“I told her we have to finish this really soon,” the president said before boarding Air Force One for a flight to Ohio on Thursday, shortly after he spoke with Capito on the phone. “We’re going to have to close this down soon.”

Biden felt the counteroffer was a productive step because Republicans have acknowledged that key programs need more funding, according to one person familiar with White House deliberations. The president plans to follow up after Memorial Day, although he knows that the negotiations cannot continue forever, the person said.

One important date for Biden that he is watching closely is June 9, when a House committee will begin working on a surface transportation bill that would form one pillar of the administration’s broader infrastructure plans, the person said.

The gap to be bridged in a steadily shrinking time frame is significant.

The White House continues to be concerned with how Republicans have proposed to pay for an infrastructure plan — by repurposing money from coronavirus relief packages that the administration says is simply not available — and with the exclusion from the GOP proposal of key priorities such as money to shore up veterans hospitals.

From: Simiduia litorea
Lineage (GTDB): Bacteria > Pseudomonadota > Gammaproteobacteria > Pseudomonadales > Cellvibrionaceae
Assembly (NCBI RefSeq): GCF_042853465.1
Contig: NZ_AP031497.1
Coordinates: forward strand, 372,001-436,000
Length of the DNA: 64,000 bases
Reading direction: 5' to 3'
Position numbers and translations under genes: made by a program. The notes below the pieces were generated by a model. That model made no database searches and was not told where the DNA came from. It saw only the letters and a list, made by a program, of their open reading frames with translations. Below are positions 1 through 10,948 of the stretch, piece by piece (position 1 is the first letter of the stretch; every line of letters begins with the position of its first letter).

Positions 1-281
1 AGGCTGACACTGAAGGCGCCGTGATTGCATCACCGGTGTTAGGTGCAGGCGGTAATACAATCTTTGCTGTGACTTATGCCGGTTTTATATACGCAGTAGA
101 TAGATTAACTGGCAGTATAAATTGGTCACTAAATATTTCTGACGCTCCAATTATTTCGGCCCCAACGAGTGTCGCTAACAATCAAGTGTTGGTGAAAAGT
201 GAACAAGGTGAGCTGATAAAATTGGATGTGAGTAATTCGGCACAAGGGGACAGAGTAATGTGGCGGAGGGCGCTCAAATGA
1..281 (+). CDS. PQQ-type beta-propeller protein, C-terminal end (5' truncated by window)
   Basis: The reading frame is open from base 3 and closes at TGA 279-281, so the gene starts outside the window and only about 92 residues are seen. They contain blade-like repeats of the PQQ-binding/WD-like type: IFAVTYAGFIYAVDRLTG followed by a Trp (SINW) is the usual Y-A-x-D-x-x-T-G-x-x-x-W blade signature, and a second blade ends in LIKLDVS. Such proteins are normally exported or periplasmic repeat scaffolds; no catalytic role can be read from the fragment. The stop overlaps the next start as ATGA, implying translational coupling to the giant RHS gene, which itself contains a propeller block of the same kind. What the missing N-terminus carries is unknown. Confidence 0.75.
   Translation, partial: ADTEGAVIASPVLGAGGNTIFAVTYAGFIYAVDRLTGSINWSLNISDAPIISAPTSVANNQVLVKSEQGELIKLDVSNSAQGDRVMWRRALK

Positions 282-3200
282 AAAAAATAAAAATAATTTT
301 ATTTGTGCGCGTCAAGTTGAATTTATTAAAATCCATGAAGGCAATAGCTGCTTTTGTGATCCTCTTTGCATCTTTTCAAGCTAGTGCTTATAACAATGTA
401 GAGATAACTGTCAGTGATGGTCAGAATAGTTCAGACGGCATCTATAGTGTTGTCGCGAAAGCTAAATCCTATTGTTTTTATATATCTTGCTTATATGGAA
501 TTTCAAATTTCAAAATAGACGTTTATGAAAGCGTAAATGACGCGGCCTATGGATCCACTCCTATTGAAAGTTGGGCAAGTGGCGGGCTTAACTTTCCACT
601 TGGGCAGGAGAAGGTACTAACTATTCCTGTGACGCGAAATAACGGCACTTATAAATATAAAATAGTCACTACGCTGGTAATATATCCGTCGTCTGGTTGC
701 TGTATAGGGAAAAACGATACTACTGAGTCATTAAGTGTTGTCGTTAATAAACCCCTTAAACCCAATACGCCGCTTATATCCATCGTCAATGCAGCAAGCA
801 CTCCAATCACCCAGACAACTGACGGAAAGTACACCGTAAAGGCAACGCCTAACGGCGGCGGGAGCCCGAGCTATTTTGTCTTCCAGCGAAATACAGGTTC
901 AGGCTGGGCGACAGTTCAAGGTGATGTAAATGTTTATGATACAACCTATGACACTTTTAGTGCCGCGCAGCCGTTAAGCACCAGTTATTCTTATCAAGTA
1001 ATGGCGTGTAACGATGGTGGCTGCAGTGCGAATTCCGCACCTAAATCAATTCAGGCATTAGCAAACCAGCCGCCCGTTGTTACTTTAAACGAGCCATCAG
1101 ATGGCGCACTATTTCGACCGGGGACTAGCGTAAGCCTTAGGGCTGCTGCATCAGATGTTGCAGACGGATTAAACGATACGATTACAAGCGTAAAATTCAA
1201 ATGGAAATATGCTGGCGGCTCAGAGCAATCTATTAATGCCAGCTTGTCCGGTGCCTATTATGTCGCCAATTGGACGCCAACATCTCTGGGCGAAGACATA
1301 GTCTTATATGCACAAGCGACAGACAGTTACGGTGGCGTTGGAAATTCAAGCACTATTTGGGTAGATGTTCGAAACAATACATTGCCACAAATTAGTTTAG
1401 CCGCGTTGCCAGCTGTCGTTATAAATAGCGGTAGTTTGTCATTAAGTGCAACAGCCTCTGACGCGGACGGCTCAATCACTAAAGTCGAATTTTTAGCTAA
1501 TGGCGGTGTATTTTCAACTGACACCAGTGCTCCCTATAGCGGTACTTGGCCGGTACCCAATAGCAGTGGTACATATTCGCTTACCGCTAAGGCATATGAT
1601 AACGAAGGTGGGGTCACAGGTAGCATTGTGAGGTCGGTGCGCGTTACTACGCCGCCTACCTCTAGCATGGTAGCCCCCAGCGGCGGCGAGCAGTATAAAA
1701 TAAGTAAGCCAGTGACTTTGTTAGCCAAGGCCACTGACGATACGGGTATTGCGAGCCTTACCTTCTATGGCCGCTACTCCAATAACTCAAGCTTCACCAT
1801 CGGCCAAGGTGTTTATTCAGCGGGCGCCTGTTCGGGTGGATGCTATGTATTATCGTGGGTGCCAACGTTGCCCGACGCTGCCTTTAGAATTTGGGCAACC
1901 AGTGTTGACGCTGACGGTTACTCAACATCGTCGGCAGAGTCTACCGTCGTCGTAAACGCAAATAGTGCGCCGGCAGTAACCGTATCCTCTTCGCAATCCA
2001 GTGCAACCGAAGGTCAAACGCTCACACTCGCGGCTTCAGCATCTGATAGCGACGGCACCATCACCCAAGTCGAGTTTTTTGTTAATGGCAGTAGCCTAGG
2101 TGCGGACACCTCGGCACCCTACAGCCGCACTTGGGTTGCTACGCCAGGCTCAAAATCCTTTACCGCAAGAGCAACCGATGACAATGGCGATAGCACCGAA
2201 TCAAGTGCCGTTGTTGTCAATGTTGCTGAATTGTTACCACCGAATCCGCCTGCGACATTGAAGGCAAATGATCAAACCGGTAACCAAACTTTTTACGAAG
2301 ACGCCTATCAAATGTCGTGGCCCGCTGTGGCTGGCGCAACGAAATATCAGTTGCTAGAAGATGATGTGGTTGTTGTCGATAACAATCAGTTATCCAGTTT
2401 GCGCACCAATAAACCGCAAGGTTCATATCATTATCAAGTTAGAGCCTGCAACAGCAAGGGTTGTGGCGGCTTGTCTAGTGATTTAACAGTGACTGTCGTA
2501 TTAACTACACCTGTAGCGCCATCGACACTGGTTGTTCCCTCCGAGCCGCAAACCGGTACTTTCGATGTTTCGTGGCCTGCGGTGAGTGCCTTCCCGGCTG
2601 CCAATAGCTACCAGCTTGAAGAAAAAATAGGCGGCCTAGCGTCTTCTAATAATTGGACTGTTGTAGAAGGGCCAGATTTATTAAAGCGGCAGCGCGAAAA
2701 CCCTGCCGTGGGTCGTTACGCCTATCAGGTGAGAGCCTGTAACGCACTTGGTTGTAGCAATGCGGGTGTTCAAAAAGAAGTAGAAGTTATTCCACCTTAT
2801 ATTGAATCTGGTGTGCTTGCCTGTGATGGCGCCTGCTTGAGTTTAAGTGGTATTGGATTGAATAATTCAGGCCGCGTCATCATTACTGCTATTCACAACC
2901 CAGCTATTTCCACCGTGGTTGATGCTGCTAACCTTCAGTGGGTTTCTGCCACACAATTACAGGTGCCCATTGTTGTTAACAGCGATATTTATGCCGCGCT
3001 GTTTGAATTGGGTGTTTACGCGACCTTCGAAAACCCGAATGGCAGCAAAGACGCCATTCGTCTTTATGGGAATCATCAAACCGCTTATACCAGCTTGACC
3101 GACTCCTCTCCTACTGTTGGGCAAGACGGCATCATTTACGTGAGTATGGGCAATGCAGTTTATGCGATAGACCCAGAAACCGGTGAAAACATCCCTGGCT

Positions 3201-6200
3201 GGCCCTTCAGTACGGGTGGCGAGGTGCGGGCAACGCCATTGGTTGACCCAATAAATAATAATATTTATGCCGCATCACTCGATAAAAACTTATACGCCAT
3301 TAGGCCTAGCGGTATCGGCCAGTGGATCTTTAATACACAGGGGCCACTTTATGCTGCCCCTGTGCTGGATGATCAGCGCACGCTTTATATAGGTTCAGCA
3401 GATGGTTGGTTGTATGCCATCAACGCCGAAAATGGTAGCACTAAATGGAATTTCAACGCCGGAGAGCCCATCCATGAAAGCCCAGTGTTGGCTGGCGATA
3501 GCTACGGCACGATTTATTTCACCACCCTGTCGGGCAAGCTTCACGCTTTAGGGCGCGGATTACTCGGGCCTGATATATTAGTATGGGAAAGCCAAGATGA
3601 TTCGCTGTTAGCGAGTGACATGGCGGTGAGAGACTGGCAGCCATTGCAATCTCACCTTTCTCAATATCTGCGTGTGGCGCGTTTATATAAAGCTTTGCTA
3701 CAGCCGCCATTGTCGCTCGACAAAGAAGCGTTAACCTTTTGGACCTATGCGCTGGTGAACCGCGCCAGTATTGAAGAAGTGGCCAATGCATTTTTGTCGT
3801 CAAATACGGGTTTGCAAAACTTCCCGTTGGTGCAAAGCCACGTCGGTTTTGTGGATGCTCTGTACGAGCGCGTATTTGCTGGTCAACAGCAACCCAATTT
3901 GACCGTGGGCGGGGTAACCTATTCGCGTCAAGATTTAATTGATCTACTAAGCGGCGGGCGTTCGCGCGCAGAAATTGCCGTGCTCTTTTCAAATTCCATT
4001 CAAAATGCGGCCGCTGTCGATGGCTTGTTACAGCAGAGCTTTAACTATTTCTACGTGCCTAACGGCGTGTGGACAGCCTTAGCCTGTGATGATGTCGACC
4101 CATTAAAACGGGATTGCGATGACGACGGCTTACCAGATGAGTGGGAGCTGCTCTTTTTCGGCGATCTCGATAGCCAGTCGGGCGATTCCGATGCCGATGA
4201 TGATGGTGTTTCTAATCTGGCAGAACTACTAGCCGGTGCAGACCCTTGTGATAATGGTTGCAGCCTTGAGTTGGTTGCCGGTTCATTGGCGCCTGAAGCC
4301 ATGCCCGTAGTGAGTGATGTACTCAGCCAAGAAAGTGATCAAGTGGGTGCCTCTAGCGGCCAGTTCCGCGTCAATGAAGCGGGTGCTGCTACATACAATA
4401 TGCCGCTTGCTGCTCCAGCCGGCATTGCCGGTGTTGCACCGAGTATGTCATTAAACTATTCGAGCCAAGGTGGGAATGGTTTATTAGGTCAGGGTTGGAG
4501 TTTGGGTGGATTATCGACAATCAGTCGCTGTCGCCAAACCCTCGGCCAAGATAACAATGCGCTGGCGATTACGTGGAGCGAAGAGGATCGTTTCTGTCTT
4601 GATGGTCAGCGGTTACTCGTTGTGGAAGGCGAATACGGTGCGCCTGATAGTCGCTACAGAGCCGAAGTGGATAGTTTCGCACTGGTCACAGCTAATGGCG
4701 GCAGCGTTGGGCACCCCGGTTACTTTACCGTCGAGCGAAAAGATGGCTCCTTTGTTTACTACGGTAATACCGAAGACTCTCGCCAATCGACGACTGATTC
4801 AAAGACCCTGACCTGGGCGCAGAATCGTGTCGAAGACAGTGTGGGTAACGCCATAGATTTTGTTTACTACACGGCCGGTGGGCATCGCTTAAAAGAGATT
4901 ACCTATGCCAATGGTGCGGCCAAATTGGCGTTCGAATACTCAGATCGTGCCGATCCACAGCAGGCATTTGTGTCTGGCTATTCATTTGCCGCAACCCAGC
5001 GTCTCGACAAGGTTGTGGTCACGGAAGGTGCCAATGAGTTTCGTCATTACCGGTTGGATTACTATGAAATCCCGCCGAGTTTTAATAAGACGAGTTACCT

Republicans, in turn, say the White House continues to insist on spending that they think should not be included in a traditional infrastructure plan.

“It really does come down to: Is this middle-class Joe who was there in the meeting with us?” Barrasso said. “Or is this the $6 trillion man, now $7 trillion man . . . being pulled far to the left by Pelosi, Schumer and the group that really [is] promoting socialism? Which is what a lot of the spending is in the offer that we got back from them.”